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Leverhulme Trust award for research on Landscape and Lordship in East Anglia CE 400–800

5 December 2017

Leverhulme Trust logo

A multidisciplinary team led by Christopher Scull (UCL) has received Leverhulme Trust funding to reconsider the origins of the East Anglian kingdom through a comparative study of settlement and landscape archaeology.

Taking as its starting point the radically new perspective offered by recent archaeological discoveries at Rendlesham in SE Suffolk, this multidisciplinary collaborative project aims to establish a new understanding of pathways to territorial lordship and regional kingship in early post-Roman eastern England.

Unique in early England in its size, wealth and complexity, and best paralleled by central places in contemporary Scandinavia, Rendlesham has major implications for our understanding of the character and origins of the early Anglo-Saxon kingdoms, and so for processes of state-formation around the North Sea.

Excavation at Rendlesham in 2013

The project, which began last month and runs until 2020, involves expertise from the Fitzwilliam Museum, University of Cambridge and the University of East Anglia, as well as UCL, will integrate the evidence of archaeology, place-names, landscape history, numismatics and materials science to characterise the central place at Rendlesham and locate it within its immediate physical, economic and cultural landscapes.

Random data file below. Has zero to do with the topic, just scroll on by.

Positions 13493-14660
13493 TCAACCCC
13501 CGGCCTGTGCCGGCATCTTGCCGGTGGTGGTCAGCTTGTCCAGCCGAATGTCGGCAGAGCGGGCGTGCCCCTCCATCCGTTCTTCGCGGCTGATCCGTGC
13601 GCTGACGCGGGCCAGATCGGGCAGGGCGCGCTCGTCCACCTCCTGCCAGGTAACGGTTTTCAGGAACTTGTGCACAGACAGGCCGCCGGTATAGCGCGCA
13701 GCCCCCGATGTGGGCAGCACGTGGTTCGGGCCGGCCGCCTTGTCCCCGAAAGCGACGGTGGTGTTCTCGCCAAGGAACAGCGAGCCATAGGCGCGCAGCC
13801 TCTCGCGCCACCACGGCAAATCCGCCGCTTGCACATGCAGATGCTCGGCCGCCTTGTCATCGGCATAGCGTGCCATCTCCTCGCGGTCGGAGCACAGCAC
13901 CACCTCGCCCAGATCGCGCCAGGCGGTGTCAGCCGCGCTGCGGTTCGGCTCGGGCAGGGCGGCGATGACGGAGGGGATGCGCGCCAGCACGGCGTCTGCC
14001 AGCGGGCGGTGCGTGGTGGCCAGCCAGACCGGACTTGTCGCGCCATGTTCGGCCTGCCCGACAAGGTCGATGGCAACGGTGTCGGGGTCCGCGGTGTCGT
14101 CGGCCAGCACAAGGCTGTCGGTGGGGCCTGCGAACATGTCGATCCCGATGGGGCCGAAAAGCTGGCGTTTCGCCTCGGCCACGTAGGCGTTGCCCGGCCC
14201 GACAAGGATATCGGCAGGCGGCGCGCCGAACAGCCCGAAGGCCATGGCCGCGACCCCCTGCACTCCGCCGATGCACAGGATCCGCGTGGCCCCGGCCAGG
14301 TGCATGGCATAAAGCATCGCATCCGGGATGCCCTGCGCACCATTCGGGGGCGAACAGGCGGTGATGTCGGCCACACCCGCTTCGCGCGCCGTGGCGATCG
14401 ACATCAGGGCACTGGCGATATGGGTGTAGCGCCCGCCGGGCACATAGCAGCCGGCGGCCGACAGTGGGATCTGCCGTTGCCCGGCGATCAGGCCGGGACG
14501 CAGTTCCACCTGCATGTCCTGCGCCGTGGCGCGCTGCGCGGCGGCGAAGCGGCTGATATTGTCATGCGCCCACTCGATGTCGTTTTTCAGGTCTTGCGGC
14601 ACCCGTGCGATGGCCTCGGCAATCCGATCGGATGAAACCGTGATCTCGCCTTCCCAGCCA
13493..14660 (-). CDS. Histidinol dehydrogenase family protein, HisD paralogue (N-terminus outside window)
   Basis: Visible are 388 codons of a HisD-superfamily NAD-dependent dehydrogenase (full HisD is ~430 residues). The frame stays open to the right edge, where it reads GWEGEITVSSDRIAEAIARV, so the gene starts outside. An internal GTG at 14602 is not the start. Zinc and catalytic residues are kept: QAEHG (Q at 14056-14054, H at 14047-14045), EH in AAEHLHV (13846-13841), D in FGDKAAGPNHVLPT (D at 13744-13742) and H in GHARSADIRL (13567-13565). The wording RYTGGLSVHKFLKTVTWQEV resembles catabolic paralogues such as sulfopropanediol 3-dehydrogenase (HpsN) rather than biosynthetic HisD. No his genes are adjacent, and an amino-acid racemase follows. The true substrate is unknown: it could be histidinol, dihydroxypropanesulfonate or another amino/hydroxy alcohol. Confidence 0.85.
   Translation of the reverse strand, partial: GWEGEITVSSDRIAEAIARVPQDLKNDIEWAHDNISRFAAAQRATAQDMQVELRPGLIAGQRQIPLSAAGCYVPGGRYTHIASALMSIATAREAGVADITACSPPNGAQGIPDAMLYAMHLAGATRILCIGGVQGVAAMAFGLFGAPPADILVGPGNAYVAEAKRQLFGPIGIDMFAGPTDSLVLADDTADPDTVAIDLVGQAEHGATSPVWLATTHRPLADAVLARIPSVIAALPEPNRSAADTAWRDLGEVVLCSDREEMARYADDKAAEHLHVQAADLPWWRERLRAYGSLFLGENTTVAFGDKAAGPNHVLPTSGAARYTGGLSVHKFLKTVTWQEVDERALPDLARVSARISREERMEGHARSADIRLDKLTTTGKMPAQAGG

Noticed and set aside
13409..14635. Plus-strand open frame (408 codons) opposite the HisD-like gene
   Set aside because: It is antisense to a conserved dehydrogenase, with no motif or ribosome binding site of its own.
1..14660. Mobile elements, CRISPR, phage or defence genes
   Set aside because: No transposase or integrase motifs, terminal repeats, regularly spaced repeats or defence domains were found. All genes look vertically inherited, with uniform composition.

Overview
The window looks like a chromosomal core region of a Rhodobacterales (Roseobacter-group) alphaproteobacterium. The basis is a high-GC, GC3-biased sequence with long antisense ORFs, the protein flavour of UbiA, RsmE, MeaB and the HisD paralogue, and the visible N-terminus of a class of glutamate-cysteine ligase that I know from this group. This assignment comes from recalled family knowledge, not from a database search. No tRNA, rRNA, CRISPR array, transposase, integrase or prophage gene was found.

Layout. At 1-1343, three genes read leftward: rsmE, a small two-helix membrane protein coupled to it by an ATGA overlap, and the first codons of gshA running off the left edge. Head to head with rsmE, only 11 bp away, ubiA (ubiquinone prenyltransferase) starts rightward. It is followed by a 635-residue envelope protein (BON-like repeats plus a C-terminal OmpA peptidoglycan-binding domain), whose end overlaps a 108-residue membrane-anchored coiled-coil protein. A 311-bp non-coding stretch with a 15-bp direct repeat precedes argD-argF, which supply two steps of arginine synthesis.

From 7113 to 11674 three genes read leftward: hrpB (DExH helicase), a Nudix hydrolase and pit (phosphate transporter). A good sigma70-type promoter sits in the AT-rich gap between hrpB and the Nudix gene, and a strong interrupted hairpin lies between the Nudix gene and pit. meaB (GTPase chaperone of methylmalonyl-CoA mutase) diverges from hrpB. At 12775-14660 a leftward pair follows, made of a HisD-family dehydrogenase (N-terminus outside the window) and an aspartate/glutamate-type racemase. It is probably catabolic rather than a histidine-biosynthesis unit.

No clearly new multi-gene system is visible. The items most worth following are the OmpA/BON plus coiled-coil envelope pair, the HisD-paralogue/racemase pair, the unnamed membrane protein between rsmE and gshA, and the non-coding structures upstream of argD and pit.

Settlement and landscape modelling will also be undertaken to investigate regional socio-economic networks, hierarchies and dynamics while comparative analysis of further case studies in East Anglia will be investigated and the results assessed against the broader contexts of Britain, northern Europe and Scandinavia. Analysis of Rendlesham’s metalworking assemblage will aim to characterise the technology, scale and organisation of production, and the nature and reach of the social and economic networks within which it was embedded.

The result will be a full analysis of one of the most significant archaeological discoveries of recent years, unlocking information with the potential to transform understandings of early England and its place in the North Sea world.

The Leverhulme Trust awards funding across academic disciplines, supporting talented individuals in the arts, humanities, sciences and social sciences to realise their personal vision in research and professional training. It is one of the largest all-subject providers of research funding in the UK, distributing approximately £80m a year.

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